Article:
5. Monteiro, Nathalia & Altman, Ira & Lahiri, Sajal, 2012. "The impact of ethanol production on food prices: The role of interplay between the U.S. and Brazil," Energy Policy, Elsevier, vol. 41(C), pages 193-199.
    6. Cloete, Philip C. & Idsardi, Ernst, 2012. "Bio-fuels and Food Security in South Africa: The Role of Indigenous and Traditional Food Crops," 2012 Conference, August 18-24, 2012, Foz do Iguacu, Brazil 130172, International Association of Agricultural Economists.
    7. Joe Dewbre & Céline Giner & Wyatt Thompson & Martin Von Lampe, 2008. "High food commodity prices: will they stay? who will pay?," Agricultural Economics, International Association of Agricultural Economists, vol. 39(s1), pages 393-403, November.
    8. Louhichi, Kamel, 2012. "Impact of EU biofuel policies on the French arable sector: A micro-level analysis using global market and farm-based supply models," Revue d'Etudes en Agriculture et Environnement, Editions NecPlus, vol. 93(03), pages 233-272, September.
    9. Habib-Mintz, Nazia, 2010. "Biofuel investment in Tanzania: Omissions in implementation," Energy Policy, Elsevier, vol. 38(8), pages 3985-3997, August.
    10. Dyer, George A. & Taylor, J. Edward, 2011. "The Corn Price Surge: Impacts on Rural Mexico," World Development, Elsevier, vol. 39(10), pages 1878-1887.
    11. Tse, H. & Leung, C.W. & Cheung, C.S., 2015. "Investigation on the combustion characteristics and particulate emissions from a diesel engine fueled with diesel-biodiesel-ethanol blends," Energy, Elsevier, vol. 83(C), pages 343-350.
    12. Arjunan, Subramanian & Moir, Christopher & Kirwan, Kerry & Pink, David, 2010. "Thegreening Of ‘Green’ Technology: Adoption Of Bio-Plastic Pla," 14th ICABR Conference, June 16-18, 2010, Ravello, Italy 187976, International Consortium on Applied Bioeconomy Research (ICABR).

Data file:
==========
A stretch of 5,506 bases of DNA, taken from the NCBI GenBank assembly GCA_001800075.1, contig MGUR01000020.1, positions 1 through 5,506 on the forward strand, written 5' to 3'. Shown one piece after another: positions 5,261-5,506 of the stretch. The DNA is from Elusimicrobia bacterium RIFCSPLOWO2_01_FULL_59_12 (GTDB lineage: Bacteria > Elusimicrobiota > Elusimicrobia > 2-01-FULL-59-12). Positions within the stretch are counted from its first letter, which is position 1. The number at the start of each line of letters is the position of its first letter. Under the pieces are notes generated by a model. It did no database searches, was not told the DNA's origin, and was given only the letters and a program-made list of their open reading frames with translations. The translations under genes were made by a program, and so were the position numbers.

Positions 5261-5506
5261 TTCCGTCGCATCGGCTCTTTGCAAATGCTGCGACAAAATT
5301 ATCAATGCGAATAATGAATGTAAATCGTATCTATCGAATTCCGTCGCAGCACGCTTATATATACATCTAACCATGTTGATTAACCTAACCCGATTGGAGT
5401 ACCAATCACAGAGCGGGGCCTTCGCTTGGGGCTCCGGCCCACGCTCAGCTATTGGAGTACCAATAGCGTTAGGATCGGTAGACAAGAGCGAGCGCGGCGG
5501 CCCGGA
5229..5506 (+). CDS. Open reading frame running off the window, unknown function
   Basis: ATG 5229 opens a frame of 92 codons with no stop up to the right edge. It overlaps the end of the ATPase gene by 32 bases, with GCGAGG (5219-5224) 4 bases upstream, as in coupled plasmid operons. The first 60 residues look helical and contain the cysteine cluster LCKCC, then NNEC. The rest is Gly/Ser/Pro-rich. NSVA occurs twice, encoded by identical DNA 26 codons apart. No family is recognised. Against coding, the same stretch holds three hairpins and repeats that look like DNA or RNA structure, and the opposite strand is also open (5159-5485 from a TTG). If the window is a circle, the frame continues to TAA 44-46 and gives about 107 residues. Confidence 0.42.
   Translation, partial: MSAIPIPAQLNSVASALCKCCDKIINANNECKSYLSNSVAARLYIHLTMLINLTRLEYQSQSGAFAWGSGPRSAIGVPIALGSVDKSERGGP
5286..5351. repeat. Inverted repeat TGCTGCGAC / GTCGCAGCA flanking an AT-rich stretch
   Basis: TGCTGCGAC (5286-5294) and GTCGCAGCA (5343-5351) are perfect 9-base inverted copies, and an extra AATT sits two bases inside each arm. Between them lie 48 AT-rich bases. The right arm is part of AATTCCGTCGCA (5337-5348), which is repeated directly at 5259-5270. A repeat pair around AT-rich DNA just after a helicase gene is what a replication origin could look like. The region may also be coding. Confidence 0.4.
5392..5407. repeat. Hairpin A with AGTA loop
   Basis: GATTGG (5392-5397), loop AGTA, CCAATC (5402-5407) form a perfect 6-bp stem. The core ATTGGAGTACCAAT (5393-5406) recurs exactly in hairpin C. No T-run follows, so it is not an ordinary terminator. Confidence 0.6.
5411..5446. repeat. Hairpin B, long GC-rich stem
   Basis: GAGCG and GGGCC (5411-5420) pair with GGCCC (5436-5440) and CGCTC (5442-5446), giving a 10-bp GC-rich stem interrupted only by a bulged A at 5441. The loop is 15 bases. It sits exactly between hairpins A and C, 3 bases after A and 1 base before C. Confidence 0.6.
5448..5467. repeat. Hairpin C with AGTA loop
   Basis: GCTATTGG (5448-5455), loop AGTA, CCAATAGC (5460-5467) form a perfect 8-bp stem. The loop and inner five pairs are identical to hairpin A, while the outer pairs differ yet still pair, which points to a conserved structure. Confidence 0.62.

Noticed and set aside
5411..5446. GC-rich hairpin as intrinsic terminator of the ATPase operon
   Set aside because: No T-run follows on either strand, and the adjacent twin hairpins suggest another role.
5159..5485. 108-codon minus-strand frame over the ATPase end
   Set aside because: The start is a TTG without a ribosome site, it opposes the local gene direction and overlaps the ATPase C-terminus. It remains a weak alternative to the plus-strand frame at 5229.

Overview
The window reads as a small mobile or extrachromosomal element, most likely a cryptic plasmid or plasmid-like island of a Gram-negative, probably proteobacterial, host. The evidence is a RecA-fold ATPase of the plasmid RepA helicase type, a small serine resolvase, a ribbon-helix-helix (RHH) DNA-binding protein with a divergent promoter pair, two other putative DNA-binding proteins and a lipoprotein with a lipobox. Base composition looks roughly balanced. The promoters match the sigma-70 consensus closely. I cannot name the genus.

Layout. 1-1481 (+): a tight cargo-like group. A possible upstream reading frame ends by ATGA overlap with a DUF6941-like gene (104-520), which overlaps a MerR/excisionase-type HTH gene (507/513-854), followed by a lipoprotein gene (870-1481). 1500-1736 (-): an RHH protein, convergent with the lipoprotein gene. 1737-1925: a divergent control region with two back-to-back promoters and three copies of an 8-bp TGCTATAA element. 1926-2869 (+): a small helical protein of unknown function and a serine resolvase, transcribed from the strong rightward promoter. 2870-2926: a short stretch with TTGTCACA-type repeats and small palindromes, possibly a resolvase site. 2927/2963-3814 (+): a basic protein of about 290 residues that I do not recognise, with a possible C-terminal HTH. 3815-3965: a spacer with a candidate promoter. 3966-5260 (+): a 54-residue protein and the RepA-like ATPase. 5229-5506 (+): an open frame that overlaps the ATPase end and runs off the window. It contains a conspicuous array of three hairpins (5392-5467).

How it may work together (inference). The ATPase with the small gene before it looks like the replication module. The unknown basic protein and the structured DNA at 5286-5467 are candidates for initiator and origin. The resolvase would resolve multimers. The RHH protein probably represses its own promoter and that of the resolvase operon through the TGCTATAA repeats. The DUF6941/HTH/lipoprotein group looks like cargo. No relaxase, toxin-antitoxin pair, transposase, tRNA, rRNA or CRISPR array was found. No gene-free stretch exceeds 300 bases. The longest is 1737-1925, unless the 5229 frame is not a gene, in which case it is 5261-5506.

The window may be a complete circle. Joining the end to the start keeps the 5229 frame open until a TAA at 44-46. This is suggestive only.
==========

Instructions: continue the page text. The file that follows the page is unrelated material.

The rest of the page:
13. Valdes, Constanza & Hjort, Kim & Seeley, Ralph, 2016. "Brazil’s Agricultural Land Use and Trade: Effects of Changes in Oil Prices and Ethanol Demand," Economic Research Report 242449, United States Department of Agriculture, Economic Research Service.
    14. repec:eee:rensus:v:78:y:2017:i:c:p:503-516 is not listed on IDEAS
    15. Valeria Costantini & Graziana Dizonno, 2010. "Bioenergy, Agriculture and the Developing Countries," QA - Rivista dell'Associazione Rossi-Doria, Associazione Rossi Doria, issue 1, March.
    16. repec:spr:empeco:v:52:y:2017:i:4:d:10.1007_s00181-016-1112-6 is not listed on IDEAS
    17. Cheteni, Priviledge, 2017. "Sustainability development: Biofuels in agriculture," MPRA Paper 80969, University Library of Munich, Germany, revised 24 Jun 2017.
    18. Anonymous, 2010. "Journal of International Agricultural Trade and Development, Volume 6, Issue 1," Journal of International Agricultural Trade and Development, Journal of International Agricultural Trade and Development, vol. 6(1).

    More about this item

    Keywords

    ethanol; prices; commodity; food;

    JEL classification:

    • Q00 - Agricultural and Natural Resource Economics; Environmental and Ecological Economics - - General - - - General